After 13 years spent embarrassingly in the red — with losses as deep as her pockets — Victoria Beckham‘s fashion business has finally turned a corner.
The business, which has borrowed £30 million from other parts of the Beckham empire over the years, is at last showing a profit.
In an interview with industry bible Women’s Wear Daily (WWD) to celebrate the news, her brand’s investor, David Belhassen, has shone a rare spotlight on the inner workings of Posh’s empire.
He says that revenues are up by a huge 42 per cent to £58 million — and predicts that when the business files accounts for the 2022 financial year this coming December, the former Spice Girl will make her many critics eat their words.
She’s certainly taken her time to get here: the most recent accounts, which cover the period up to December 2021, show a loss of £2.2 million.
So how has Posh — who is not a trained fashion designer — done it? Surprisingly, it’s not by selling clothes.
The key to her eventual triumph has lain in Victoria Beckham’s diversification into accessories — particularly her signature ‘watch chain’ pouch handbags — and in the runaway success of her make-up range.
Other big sellers include the Frame Buckle belt, costing £190, and the distinctive Shield sunglasses, from £300, modelled by Mrs Beckham at every opportunity.
It is these items — all keenly priced for the luxury market — and not her clothes that have helped her beat fashion’s bitchiest naysayers.
Sources at the company confirm that her new chain strap pouch handbag, priced from £650, has become a sought-after ‘hero’ item. It sold out after debuting in her Spring/Summer ’23 show in Paris last September, and now, such is the demand, there is a waiting list.
Recognising the hit on her hands, Victoria has had it made in a further three sizes. The jumbo size, priced at £1,290, is already sold out in a few colourways, having only just gone live on her website.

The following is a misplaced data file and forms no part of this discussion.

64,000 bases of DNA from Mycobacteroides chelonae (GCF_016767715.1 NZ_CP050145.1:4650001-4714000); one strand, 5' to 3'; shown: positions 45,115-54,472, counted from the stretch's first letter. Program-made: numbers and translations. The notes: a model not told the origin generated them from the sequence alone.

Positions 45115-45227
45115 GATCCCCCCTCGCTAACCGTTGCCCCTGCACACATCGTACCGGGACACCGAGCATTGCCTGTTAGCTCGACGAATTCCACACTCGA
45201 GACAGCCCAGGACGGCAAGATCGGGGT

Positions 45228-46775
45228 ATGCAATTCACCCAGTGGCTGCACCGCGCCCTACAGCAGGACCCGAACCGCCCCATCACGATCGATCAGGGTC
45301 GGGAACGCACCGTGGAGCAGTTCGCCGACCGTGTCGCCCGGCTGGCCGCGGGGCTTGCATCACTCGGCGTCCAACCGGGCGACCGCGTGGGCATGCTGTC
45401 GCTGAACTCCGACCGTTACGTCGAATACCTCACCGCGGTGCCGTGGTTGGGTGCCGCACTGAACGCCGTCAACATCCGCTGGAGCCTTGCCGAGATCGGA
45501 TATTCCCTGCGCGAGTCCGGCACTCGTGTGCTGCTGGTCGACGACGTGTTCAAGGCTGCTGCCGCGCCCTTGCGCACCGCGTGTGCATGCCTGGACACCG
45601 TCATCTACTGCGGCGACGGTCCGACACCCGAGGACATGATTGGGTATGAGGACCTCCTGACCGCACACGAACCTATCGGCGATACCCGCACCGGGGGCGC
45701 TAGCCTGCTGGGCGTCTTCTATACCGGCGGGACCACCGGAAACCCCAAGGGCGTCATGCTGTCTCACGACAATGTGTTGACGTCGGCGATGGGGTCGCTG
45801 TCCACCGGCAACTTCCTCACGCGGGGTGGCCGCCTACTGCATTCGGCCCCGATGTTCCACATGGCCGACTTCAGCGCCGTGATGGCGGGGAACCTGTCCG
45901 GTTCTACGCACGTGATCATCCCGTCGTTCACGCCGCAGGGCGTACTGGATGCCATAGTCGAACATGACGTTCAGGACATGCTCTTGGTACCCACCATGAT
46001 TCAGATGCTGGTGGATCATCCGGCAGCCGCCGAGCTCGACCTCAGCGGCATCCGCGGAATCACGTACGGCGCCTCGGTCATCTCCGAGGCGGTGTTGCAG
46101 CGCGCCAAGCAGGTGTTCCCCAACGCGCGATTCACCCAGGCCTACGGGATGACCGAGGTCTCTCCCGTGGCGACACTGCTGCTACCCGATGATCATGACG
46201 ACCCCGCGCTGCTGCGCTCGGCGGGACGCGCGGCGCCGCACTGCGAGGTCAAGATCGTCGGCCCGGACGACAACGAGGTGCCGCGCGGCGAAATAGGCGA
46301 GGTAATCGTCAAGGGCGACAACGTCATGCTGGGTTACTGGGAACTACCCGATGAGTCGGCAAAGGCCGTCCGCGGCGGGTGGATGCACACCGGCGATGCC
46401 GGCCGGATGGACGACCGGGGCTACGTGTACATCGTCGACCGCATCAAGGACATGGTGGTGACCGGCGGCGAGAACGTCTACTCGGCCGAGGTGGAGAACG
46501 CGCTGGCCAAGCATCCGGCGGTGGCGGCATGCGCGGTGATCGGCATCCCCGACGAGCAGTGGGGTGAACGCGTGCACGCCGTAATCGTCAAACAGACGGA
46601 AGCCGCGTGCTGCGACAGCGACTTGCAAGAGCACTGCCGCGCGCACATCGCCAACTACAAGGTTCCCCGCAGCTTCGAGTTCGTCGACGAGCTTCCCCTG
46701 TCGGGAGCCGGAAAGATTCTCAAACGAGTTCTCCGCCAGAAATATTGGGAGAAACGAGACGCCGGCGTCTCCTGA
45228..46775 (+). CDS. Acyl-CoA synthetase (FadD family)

What’s more, after launching into the competitive world of beauty, Posh has won critics over with her smudgy Satin Kajal eyeliner, which at £26 has been selling strongly in most colours and is on its way to attaining cult status.
It’s quite a turnaround from a few years ago, when the very existence of the Victoria Beckham brand was in doubt.
Accounts for 2021 show losses of £2.2 million, at which point auditors said the company was facing ‘material uncertainty’ requiring ‘shareholder support’.
But now, following what sources at the company call an ‘entire reshuffle’, and as a result of Victoria’s undoubted tenacity, the brand is on the up.
NEO investment partners pumped £30 million into Victoria Beckham back in 2017 and its boss, David Belhassen, now says he expects the business will achieve ‘more than’ £100 million in revenue over ‘the next couple of years’, with half that coming from the beauty and skincare business which was launched in September 2019.
All of which prompted Belhassen to declare: ‘Victoria has been unbelievable — on fire — and taking on every single challenge.’
It’s a work ethic that was in evidence from the earliest days of The Spice Girls, when all five girls were put on a pop industry treadmill and expected to keep to an exhausting touring and PR schedule.
Even then, it was clear that Victoria Adams (as she was then), who had set her heart on a musical career after watching the film Fame in 1980, was more determined than most.
Planet fashion was much harder to crack, however. Few in that cliquey world thought she could succeed and at first Victoria herself was modest. ‘I was never going to be the world’s best singer, but I hope I can be a good designer,’ she said.
In 2006, she started to dabble in fashion, lending her name to a range of jeans by Rock And Republic, and bringing out a budget fragrance. There was also an association with the ultra-flashy designer Roberto Cavalli, which made the fashion elite snigger into their sleeves.
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